Neither choice is obvious. Perhaps that's why the race has gone on for so long.
But the long slog through 44 primaries and caucuses has confirmed for us that Sen. Barack Obama's vision of change - and the way he plans to pursue it - is what we need right now. Badly.
This is a campaign that really began six years ago, on Sept. 11, 2001. Not only was the U.S. attacked and seriously wounded, it did not bounce back the way "the land of the free and home of the brave" should have. In fact, it still suffers from post-traumatic stress.
That day and its aftermath cried out for a revolution of values: a clear-eyed shared vision, a cooperative effort, a unified purpose. It cried out for a recognition that conventional warfare and conventional responses to domestic challenges in an era of globalization were not enough.
That cry was not answered.
Instead, the Bush administration embarked on an unconscionable plan to exploit the fear we all felt that day for political gain. It lied us into a disastrous war in Iraq, a staggering, record deficit at home, a weakening of the constitutional structure on which the country rests, and poisonous lines of division among Americans. It led us to a place where 81 percent of Americans say we're on the wrong track.
Contrary to Sen. Hillary Clinton's campaign slogan, we believe Barack Obama is more likely to be "ready on Day One" to lead us in a new direction. Because of his experience.
Sure, Clinton has more "experience" of a sort. For one thing, she has 14 more years on earth. How much of this experience is directly applicable to the job of president is, at best, debatable.
We are frankly troubled by her assumption that her husband's administration and accomplishments were her own. And if her equation holds, that the first spouse is an equal partner in the administration, then the reappearance of Bill Clinton in the White House is a prospect we have a hard time reconciling with the work that needs to be done.
THERE IS a way to match Clinton's and Obama's performances on a relatively equal playing field: their campaigns.
A candidate's campaign may be the best indicator of how she or he will govern. If so, an Obama administration would be well-managed, inclusive and astonishingly broad-based. It would make good use of technology and communicate a message of unity and, yes, hope.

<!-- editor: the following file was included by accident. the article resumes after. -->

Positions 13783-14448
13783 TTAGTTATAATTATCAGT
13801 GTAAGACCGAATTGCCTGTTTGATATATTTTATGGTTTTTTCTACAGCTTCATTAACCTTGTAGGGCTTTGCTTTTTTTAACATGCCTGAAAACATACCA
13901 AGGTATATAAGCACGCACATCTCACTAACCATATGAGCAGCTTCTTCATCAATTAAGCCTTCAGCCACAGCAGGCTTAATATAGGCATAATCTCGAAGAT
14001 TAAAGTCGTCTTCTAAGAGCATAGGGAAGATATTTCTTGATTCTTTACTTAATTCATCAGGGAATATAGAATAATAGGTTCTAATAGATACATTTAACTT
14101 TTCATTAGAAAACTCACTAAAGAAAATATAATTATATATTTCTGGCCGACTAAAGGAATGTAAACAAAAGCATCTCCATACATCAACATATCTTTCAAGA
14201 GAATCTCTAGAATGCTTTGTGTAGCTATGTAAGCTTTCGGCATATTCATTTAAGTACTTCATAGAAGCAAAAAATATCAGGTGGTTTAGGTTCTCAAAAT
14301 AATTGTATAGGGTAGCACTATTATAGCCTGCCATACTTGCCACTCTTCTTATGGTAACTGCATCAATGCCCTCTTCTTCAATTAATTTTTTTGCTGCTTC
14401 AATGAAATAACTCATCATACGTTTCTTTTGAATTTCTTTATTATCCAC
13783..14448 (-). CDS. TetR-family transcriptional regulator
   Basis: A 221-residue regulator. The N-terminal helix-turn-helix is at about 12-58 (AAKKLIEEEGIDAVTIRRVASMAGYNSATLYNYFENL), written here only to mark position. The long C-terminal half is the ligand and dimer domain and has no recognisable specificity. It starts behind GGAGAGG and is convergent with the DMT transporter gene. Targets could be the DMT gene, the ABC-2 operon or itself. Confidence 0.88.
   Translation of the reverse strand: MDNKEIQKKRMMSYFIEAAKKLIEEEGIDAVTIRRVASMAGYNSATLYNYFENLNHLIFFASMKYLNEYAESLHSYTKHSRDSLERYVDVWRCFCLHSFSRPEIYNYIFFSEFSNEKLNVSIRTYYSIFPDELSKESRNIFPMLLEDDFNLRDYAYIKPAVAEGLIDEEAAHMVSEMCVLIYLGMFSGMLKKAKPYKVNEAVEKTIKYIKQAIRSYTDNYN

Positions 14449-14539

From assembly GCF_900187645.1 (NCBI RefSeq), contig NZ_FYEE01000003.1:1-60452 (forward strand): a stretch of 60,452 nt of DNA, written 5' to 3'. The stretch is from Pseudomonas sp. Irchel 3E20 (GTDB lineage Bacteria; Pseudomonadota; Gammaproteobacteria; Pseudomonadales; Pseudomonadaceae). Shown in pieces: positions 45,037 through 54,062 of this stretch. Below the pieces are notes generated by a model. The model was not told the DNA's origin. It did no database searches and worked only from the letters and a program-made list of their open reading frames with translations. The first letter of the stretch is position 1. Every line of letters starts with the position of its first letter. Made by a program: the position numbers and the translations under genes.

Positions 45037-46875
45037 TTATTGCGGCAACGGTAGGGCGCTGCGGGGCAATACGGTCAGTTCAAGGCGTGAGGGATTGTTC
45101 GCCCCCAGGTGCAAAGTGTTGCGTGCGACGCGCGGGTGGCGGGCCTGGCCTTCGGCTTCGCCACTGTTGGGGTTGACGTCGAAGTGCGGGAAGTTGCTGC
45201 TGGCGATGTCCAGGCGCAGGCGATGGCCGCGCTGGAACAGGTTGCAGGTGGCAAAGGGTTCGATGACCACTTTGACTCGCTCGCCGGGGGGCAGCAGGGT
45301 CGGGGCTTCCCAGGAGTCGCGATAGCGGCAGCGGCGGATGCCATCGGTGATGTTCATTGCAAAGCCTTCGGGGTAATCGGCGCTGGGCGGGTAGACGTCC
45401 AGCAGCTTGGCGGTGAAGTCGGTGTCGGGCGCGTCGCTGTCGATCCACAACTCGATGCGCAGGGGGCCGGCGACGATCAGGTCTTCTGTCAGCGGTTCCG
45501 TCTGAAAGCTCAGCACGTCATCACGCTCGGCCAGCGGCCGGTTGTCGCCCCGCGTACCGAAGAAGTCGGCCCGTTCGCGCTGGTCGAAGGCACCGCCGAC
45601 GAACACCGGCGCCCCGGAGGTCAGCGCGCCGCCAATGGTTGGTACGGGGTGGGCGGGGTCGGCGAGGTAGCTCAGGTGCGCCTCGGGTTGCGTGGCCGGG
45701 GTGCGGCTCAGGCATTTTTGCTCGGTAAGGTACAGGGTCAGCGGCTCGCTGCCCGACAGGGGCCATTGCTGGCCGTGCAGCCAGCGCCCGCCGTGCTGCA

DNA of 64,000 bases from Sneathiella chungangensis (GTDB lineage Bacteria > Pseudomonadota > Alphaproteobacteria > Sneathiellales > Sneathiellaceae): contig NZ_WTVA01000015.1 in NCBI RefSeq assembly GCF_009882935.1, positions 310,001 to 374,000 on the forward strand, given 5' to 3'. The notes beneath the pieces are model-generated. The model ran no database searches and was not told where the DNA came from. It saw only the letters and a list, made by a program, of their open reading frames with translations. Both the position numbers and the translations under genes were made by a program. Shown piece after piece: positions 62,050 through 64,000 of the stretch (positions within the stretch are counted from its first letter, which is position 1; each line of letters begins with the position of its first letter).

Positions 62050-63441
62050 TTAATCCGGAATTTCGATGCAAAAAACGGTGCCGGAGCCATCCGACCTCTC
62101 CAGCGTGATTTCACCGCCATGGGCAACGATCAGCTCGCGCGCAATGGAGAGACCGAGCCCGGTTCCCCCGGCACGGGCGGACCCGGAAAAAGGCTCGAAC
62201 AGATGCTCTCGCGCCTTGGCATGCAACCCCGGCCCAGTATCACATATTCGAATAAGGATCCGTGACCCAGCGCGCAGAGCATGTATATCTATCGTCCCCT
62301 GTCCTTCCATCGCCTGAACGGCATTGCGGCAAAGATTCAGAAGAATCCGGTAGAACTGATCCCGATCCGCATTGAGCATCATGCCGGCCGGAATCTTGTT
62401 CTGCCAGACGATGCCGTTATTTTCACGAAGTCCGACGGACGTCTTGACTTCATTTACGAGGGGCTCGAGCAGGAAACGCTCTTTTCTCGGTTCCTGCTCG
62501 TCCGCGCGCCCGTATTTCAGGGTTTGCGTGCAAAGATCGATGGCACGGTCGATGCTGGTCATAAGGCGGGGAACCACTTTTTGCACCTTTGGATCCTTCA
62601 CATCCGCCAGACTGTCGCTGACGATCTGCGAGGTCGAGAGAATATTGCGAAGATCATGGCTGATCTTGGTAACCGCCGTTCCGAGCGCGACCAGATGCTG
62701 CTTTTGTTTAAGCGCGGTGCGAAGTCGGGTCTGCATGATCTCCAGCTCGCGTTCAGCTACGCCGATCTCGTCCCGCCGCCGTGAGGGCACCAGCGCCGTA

It would not be content with eking out slim victories by playing to the narrow interests of the swing voters of the moment while leaving the rest of the country as deeply divided as ever. Instead, an Obama administration would seek to expand the number of Americans who believe that they have a personal stake in our collective future - and that they have the power to change things.
It would motivate them to hold their representatives accountable for making it happen. That is, after all, the only way to get us out of Iraq, to address global warming, to make us energy-independent. It's the only way to resist the forces arrayed against providing universal health care, rebuilding our infrastructure and returning our schools to world-class status. It's the only way to give our children the means to compete with children in other parts of the world who are healthier, better-educated and have more opportunities than many of our own.
An Obama administration would be freer of the the corrupting influence of big-money donors and corporate interests. Obama has raised $240 million overall, with half coming in contributions of less than $200. People who contribute to political campaigns can feel they "own" a candidate and so Obama would owe allegiance to the wide swath of America that has financed his campaign.
Based on his experience in running a quarter-billion-dollar enterprise with thousands upon thousands of volunteers, we could expect an Obama administration to be well-managed and cost-effective, with the president choosing forward-thinking advisers committed to his program, demanding that they work as a team and pay attention to details.
He would be steady and calm, given neither to irrational exuberance or outbursts of anger. He would make mistakes, that's for sure, but he could be expected to recognize them, adjust, and move forward.
He would adjust his views to reality rather than trying to adjust reality to his views.
Obama's unprecedented appeal to younger voters is significant not only because it expands the electorate, which is vital. It's also a validation of his promise as a president to be free of the baby-boomer/Vietnam/segregation-era hangups.
Younger people are more egalitarian, more accepting of diversity, and more comfortable with rapid change. They also are less confined by old resentments or regrets.
AND AN OBAMA administration would lower the tone of the rhetoric that separates us.
As New Mexico Gov. Bill Richardson has said, Obama is a once-in-a-lifetime candidate who has the skill and eloquence to help us raise our eyes and our aspirations beyond individual, personal concerns, beyond religion or region or race or gender, beyond our well-founded fears to a shared destiny.
Most candidates claim that they will change the way business is done in Washington. Barack Obama has made us believe that, yes, he can. *